Monday, 13 January 2014

4 out of 5 ain't bad - University Applications

I am sure that is a line in a's going to bug me until I remember.

In the land before time when Beautiful B was in her first year at primary school I received her first school report and could not make sense of the grading system.  Granted it would have helped had they provided some instructions but nonetheless I made an appointment to see the headmaster to have the report explained to me.

While the report said that little Beautiful B tried her hardest the headmaster explained that although in her first year of school she was officially 18 months behind where she should have been at.  Having been a pupil at that school many moons before this teacher knew that I have qualifications coming out of my wazoo (though mum maintains I have more grades than you can shake a stick at and no common sense and she would be right) so spent the next 10 minutes trying to counsel me in accepting that Beautiful B would never achieve the same grades I did.

Thanks to me and my bright ideas before she was born Beautiful B did not have the best of starts in her little life (and by little I mean in 18 month old clothes until she was over 4 years old) and her home life was not stable at all.  By the time she was 22 months old we were back living with mum and dad after my marriage broke to her dad broke down in a most awful way.  I believed that she should not be defined by any of that.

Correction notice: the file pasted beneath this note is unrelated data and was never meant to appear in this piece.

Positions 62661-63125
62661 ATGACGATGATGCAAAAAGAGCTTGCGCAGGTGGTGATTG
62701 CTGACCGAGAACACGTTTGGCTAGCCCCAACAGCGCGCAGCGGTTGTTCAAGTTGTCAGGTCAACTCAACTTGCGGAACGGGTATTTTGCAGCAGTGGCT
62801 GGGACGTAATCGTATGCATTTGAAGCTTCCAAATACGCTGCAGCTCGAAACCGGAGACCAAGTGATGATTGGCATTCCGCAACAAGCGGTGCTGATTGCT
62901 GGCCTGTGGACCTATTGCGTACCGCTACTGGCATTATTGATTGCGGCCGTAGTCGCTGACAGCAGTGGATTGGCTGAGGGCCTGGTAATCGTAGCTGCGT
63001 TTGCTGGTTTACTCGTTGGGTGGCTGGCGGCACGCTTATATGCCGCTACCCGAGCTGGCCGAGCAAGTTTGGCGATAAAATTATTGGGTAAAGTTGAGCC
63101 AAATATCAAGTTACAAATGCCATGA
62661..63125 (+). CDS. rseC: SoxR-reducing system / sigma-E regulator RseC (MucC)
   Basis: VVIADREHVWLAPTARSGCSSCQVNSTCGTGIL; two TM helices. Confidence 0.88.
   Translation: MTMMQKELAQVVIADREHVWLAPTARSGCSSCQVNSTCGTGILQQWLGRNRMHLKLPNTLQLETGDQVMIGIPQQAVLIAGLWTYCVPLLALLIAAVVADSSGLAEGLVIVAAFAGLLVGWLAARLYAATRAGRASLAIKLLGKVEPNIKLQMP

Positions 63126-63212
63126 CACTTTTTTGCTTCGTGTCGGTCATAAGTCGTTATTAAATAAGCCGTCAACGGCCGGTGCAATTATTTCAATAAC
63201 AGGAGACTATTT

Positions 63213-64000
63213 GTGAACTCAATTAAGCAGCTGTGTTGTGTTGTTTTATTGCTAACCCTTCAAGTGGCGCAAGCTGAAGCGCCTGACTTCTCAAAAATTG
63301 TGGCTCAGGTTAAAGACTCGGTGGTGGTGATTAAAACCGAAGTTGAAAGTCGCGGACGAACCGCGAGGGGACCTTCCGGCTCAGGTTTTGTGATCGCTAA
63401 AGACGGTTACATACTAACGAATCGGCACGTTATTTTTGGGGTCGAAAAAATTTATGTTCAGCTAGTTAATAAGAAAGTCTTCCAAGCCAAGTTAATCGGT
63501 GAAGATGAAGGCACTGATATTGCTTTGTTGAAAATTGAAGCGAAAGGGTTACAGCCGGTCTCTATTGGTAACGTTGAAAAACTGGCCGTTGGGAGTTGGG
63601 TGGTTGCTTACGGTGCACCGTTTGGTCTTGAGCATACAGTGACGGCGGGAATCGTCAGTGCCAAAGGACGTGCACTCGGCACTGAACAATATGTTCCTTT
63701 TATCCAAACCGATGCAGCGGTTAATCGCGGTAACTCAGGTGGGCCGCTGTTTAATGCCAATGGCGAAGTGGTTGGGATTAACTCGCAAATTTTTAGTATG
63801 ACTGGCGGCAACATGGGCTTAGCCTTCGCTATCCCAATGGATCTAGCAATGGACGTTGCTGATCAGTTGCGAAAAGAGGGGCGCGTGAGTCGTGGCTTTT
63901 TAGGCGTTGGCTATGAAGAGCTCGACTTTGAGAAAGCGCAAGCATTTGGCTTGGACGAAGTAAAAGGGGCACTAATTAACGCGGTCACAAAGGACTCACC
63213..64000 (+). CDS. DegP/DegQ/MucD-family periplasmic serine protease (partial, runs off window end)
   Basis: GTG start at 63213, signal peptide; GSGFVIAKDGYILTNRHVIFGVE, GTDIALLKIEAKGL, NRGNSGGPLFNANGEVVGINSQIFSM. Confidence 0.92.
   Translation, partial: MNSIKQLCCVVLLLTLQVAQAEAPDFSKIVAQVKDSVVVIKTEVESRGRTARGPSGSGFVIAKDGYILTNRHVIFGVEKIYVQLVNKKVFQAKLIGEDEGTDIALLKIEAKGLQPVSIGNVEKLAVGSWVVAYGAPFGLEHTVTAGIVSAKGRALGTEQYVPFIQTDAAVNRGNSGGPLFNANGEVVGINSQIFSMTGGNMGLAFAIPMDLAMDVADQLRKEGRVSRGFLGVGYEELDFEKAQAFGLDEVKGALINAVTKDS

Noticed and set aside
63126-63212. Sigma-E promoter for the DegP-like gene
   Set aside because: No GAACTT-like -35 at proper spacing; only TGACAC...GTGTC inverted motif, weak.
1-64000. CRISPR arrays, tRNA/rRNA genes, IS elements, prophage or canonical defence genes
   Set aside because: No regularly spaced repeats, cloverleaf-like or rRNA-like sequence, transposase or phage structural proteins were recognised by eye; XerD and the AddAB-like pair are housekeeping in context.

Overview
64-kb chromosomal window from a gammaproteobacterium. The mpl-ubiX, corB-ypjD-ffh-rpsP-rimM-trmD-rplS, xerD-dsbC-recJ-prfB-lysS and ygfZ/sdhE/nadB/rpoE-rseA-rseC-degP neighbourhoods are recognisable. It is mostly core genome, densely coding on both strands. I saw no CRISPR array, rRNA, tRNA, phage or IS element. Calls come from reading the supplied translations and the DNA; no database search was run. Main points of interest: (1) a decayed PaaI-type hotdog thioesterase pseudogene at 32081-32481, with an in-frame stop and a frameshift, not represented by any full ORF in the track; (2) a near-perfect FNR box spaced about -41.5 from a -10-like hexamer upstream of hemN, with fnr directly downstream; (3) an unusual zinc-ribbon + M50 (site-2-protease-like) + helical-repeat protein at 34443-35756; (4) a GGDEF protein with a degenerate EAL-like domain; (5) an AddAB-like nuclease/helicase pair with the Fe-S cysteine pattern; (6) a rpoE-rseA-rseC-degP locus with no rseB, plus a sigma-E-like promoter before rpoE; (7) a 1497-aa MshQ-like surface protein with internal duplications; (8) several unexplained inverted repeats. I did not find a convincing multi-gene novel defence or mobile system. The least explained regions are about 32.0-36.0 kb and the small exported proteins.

The headteacher went on to explain that his young daughter had been born with Down's Syndrome and that he had to accept that his daughter would never become what he wished for her.  I asked if he was telling me that Beautiful B had a defined learning issue and he said no, to which I replied that no-one should be defined by titles, conditions, or a bad start in life.  Beautiful B was removed from that school the following week and placed in a school who had a development programme set up for her based on her report before they even met her.  That programme was redefined and developed throughout her school life.

I am not saying that Beautiful B didn't struggle, she did and things got much worse in her life as she grew up, good and bad times came in waves and she had to navigate those waters with me and throughout it all I only ever asked for her best, for 100% effort, regardless of what the results were.  Qualifications would have been a blessing but as long as she gave me 100% effort the grades were secondary.  She gave me effort, by the bucket load.  I spent hours reading to her as my love of books as a young child contributed to my reading skills, I sat with her while she struggled with maths because I am not great at it yet I am an accountant, we pored over biology books and watched heart operations etc on the television.  I tried to instill a thirst for knowledge and a love of learning.

Beautiful B's grades improved as she grew older but they weren't great and yes, for them to be better would have been beneficial but regardless of the grades she grew up to put maximum effort into what she did, to care about how she presented herself, to have a great work ethic and so on.  During her early teenage years she had a particulary hairy time and as happens with some children her effort waned at school; that I wasn't happy with and we had some rows that lifted the roof off the house as a result.

Then Beautiful B's dad had babies, babies born with a genetic condition that required so much support and that would continue to impact them throughout their lives.  She had already been volunteering at an autistic charity and as a result of all of this she decided she wanted to be a nurse; to help those like her sisters and those she helped at the charity and to give back to the hospital that fought to save the lives of her sisters.  That decision turned Beautiful B's life around because coupled with the need for effort and the work ethic I had instilled in her since young she was given focus; a focus that so many children her age did not have, a career path that she was so very sure about.